A heat pipe is simply a device which, by combining principles of thermal conductivity and phase transition is able to efficiently transfer heat between two interfaces. As shown in figure 1, a heat pipe has two areas namely; a hot interface and a cold interface. As the liquid travels through the hot interface (1), it turns into vapor as a result of absorbing heat from the surface. This vapor travels along the pipe (2) towards the cold interface (3) and due to the drop in temperature, it condenses into a liquid and in the process releases latent heat. This liquid then returns to the hot interface (4) through various methods including gravity, capillary action or centrifugal force. This triggers a repeat of the action resulting in a series of endless cycles.

Figure 1: Heat pipe’s principle of operation
Heat pipe construction

The most important thing in the construction is to ensure that you pick the right materials based on the intended use of the hear pipe. For example, for water heat pipes, copper is mainly used owing to its excellent thermal conductivity whereas for ammonia heat pipes, aluminum is normally used to ensure that no reaction occurs between the fluid and the vessel. After using a vacuum to expel air from the pipe, the pipe is then filled partially with the fluid of choice. Design considerations should be taken to ensure that the pipe has both liquid and vapor over the desired working temperature.

Modelling for a working heat pipe

In order to come up with a suitable working model of the heat pipe, the following should be taken into consideration.
Operation temperatures of the heat pipe
This determines which fluid will be used. Some fluids require a very high temperature e.g. sodium (873-1473K) and indium (2000-3000) whereas others liquid helium (2-4K) are suitable for low temperatures.
A good knowledge of pressure losses (both liquid and vapor) in the different segments.

The heat transfer in a heat pipe involve four major categories;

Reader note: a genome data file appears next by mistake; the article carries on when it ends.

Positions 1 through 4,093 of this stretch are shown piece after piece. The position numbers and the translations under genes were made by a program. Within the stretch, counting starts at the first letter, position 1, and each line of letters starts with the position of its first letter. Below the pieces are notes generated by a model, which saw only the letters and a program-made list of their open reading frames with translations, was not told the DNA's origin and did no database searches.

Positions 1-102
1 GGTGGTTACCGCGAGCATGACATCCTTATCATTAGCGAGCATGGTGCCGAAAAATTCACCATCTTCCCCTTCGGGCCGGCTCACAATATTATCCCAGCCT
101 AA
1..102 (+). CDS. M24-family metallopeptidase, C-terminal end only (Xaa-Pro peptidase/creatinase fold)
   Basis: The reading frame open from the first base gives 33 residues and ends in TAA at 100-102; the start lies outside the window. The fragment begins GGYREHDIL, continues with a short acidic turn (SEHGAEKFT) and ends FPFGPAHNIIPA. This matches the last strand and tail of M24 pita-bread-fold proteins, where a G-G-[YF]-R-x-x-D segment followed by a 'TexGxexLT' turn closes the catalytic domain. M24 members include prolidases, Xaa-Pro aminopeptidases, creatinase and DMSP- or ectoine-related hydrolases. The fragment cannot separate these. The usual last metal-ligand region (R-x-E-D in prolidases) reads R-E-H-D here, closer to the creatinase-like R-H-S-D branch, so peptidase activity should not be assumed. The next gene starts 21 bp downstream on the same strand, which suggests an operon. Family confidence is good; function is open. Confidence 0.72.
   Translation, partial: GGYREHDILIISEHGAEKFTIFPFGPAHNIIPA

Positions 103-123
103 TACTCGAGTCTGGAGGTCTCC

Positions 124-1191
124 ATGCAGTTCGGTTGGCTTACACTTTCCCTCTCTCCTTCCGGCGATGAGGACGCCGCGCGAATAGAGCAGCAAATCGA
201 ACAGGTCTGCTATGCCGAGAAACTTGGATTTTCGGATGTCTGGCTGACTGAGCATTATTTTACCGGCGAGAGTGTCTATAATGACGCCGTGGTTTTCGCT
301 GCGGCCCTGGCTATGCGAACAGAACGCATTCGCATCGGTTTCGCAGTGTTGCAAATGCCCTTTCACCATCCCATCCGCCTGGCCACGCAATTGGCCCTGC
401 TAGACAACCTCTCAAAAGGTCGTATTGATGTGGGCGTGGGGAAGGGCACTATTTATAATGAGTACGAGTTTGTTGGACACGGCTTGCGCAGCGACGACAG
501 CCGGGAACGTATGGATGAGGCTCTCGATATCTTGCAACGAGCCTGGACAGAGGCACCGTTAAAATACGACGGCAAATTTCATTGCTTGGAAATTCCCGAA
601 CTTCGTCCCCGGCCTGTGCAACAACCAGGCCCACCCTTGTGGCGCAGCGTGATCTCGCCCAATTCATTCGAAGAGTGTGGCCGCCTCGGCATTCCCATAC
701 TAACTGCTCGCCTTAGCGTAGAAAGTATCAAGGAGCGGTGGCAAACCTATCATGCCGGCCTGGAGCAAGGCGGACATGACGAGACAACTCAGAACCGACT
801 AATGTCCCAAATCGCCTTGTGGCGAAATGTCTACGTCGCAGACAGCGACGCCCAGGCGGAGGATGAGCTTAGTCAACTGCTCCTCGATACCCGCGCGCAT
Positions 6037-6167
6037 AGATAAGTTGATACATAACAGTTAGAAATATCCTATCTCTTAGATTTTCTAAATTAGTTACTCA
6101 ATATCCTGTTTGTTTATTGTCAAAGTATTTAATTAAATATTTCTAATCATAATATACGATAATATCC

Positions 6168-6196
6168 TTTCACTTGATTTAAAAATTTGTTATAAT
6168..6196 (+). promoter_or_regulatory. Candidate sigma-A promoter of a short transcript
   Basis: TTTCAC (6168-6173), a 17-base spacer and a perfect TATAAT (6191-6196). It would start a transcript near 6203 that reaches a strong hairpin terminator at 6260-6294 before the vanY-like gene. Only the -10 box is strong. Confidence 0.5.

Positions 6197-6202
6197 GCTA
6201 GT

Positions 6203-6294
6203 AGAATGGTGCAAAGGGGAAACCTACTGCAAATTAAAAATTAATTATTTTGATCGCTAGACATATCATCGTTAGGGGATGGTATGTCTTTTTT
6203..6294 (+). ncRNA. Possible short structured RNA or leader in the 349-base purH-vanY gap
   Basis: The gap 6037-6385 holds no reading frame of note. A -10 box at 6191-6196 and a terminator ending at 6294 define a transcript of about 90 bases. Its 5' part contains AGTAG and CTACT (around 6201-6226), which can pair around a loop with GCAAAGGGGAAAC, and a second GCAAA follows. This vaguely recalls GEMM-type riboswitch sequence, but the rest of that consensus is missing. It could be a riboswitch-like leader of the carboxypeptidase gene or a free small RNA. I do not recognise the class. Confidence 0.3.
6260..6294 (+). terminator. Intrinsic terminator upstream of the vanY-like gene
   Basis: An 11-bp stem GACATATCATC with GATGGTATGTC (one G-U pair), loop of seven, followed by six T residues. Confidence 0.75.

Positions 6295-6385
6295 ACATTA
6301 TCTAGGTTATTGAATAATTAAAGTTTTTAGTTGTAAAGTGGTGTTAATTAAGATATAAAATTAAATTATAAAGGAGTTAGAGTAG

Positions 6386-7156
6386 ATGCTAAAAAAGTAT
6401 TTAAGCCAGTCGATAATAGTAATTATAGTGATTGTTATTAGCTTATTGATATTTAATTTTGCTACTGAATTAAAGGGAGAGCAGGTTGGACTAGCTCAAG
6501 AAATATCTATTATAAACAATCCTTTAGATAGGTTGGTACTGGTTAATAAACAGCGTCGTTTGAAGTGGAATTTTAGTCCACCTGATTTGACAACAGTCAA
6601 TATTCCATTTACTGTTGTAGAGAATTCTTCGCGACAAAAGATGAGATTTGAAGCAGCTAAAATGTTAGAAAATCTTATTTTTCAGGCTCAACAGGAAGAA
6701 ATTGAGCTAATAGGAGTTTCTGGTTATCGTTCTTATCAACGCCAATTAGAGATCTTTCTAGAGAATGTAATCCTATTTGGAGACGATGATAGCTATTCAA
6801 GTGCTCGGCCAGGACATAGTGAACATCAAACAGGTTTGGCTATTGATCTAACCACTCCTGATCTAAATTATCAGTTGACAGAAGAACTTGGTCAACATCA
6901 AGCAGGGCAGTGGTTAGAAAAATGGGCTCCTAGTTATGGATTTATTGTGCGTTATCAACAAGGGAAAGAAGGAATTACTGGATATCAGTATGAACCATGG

1. Flow of vapor in the main  (core) region
  2. Flow of liquid in the wick
  3. Liquid and vapor flows interaction
  4. Conduction of heat in the wall

Due to difficulties in describing liquid flow with an accurate theoretical model, most numerical and analytical research concentrate on the flow of vapor in the main region as well as conduction of heat in the wall. Also, owing to the wick’s structure, categories 2 and 3 demand empirical information which can only be obtained through experiments. Furthermore, unlike the dynamics of vapor flow which are closely related to the boundary and geometry specifications especially in the case of non-conventional heat pipes, the analysis of categories 2 and 3 are very similar across heat pipes of various shapes.

Modelling Techniques
  1. Basic 1D model (Axial model)
    • In this modelling method, a single node (vapor node) is used in the middle of the heat pipe to which all the wall nodes directly attach through either linear conductances or resistances. This vapor node, which is massless, corresponds to the pipe’s saturation condition. It is important to know that the wall nodes represent the liquid/vapor interface along every ‘ith’ axial segment with a small change in length.
    • Assumptions
      • The heat pipe is isothermal all around its circumference
  2. 2D models (Circumferential and Axial)
    These model cater for the limitations in the ‘isothermal’ assumption made by the 1D model which is not applicable for some cases i.e. an evaporator. In this method, all wall nodes will still connect to the same vapor node but with their resistances being inversely proportional to their area of heat transfer.
Advantages of heat pipes
  • High heat transfer efficiency
  • Large amounts of heat can be transferred via a small area of cross section over a long distance without the necessity of having an additional power input in the system.
  • Offer simplicity in design
  • Has the ability to transport and control high heat rates
  • Since they have no mechanical moving parts, they hardly require any maintenance.
  • However, impurities or breakdown of the working fluid need to be monitored as these can cause non condensable gases which reduce the heat pipe’s efficiency.
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References/ Important links
  1. https://www.thermalfluidscentral.org/encyclopedia/index.php/Heat_Pipe_Analysis_and_Simulation
  2. http://www.crtech.com/docs/papers/HowToModelHeatpipe.pdf
  3. https://www.thermalfluidscentral.org/encyclopedia/index.php/Historical_Development_of_Heat_Pipes
  4. https://en.wikipedia.org/wiki/Heat_pipe

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